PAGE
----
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jugg1es
17 Jul 2012, 1:52 PM
I'm well on my way in my first ExtJS project. My application has to draw a lot of data initially from an XML file that can vary dramatically from 1mb to 15mb. I've been prototyping using a smaller database for speed's sake, but when I tried to use one of the 15mb files, Chrome thinks the script has crashed and gives me the 'Aw, Snap' page before it's finished loading. I'm only using one hard-coded 'hasMany' association in my models, so all it's doing is parsing the XML.

What can I do to prevent chrome from jumping the gun? I can't get around the initial loading, as the application itself requires a lot of data to begin. Is JSON faster than using XML? Is there some kind of message pump I can ping to prevent it? What are my options?

scottmartin
17 Jul 2012, 2:25 PM
Is it required that you use 15 MB XML files? JSON is preferred ... yes ... If you are loading into a grid, it would also be helpful to use paging and load only visible records or a buffered grid if required.

Scott.

jugg1es
17 Jul 2012, 4:30 PM
no, the data isn't being loaded into controls directly. The data from the XML file is processed in the controller before anything is loaded into a view. A lot of data must be processed in the back-end for only a small amount of data that ends up visible, and as the application is used, that data must be quickly accessible.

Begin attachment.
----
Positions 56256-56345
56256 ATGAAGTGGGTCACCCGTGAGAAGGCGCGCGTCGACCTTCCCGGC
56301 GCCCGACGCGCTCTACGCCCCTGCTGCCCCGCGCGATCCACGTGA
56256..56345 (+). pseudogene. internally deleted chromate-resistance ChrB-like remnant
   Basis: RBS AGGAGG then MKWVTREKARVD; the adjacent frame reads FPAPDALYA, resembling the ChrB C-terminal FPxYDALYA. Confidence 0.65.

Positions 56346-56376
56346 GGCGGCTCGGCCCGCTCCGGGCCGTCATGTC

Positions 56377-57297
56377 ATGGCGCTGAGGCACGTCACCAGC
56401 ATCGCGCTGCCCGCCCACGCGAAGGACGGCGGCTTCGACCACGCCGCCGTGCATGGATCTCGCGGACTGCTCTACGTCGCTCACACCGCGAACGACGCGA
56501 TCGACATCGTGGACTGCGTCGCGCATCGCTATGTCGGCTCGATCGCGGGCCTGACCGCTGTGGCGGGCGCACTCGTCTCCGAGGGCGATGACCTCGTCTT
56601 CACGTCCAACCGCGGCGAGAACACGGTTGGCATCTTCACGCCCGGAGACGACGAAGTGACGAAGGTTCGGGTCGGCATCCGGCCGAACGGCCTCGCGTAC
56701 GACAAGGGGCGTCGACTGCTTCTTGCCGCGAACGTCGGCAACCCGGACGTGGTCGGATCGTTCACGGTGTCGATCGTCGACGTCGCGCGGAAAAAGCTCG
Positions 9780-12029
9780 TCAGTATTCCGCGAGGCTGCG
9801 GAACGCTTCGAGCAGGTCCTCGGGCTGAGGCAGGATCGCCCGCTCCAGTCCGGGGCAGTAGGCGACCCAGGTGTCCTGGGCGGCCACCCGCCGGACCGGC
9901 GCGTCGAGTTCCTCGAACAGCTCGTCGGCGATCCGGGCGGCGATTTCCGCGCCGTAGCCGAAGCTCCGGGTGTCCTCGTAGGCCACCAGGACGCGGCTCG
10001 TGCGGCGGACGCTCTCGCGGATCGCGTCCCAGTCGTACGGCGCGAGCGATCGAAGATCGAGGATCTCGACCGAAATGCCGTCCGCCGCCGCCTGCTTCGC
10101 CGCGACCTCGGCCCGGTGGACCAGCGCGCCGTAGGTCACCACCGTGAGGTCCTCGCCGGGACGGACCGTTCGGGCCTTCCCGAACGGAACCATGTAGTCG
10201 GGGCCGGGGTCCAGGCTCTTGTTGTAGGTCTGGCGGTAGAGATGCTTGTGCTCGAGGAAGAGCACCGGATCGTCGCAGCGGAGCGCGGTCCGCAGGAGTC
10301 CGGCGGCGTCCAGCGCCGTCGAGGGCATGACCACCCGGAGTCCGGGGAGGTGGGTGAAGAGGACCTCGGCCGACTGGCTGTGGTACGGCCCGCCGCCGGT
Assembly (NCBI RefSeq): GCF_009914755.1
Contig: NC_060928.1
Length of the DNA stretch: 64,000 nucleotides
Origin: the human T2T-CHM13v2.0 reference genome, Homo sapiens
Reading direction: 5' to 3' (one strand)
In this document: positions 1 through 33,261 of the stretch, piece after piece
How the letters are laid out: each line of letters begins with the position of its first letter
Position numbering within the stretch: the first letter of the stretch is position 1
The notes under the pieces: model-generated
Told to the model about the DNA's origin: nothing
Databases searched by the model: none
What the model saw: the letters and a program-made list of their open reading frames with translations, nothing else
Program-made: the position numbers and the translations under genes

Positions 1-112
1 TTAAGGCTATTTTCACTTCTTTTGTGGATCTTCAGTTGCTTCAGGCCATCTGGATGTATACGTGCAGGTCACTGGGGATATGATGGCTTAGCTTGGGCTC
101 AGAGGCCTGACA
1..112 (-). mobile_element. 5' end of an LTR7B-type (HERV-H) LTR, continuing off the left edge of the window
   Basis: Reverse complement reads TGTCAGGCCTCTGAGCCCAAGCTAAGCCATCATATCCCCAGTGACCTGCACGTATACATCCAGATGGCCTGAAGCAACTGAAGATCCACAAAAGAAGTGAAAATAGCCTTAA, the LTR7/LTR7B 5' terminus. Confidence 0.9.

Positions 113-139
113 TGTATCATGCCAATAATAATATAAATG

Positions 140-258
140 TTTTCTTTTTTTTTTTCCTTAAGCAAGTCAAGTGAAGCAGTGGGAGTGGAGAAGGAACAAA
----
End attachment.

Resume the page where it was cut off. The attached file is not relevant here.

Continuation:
The XML data is simply a flat file generated from a database, so I could export the database in JSON if it is faster than XML. I'd rather not split up the data file into multiple pieces, also that is possible. Does the XML proxy have to actually scan through the entire file for each store?

In some cases, I could also use a SQL database but I haven't been able to find any way to access a database directly using Ext JS.

scottmartin
17 Jul 2012, 4:50 PM
I posted a few examples here using PHP/MySQL
http://www.sencha.com/forum/showthread.php?229457

This is you best bet ... it uses JSON to communicate between server/client

JSON is always better than XML (xml is full of artifacts)

Scott.

jugg1es
18 Jul 2012, 9:55 AM
thanks

jugg1es
18 Jul 2012, 1:43 PM
Just to update, JSON seemed to actually perform worse. I ended up breaking the data into multiple JSON files and it loaded up in a snap, but now I have to manage 100 different files holding the data

scottmartin
18 Jul 2012, 2:18 PM
JSON performs worse than?

Scott.

jugg1es
18 Jul 2012, 2:39 PM
I couldn't get the 14mb JSON file to load at all, whereas occasionally the XML file would load eventually if you refreshed enough. It doesn't matter though because after breaking down the data file into smaller JSON pieces, its working great

scottmartin
18 Jul 2012, 2:42 PM
Oh .. yes ... you do not want to load 14MB JSON file .. the best option would be to place it in a DB and load from tables using JSON requests. This would eliminate the need for multiple JSON files.

Scott.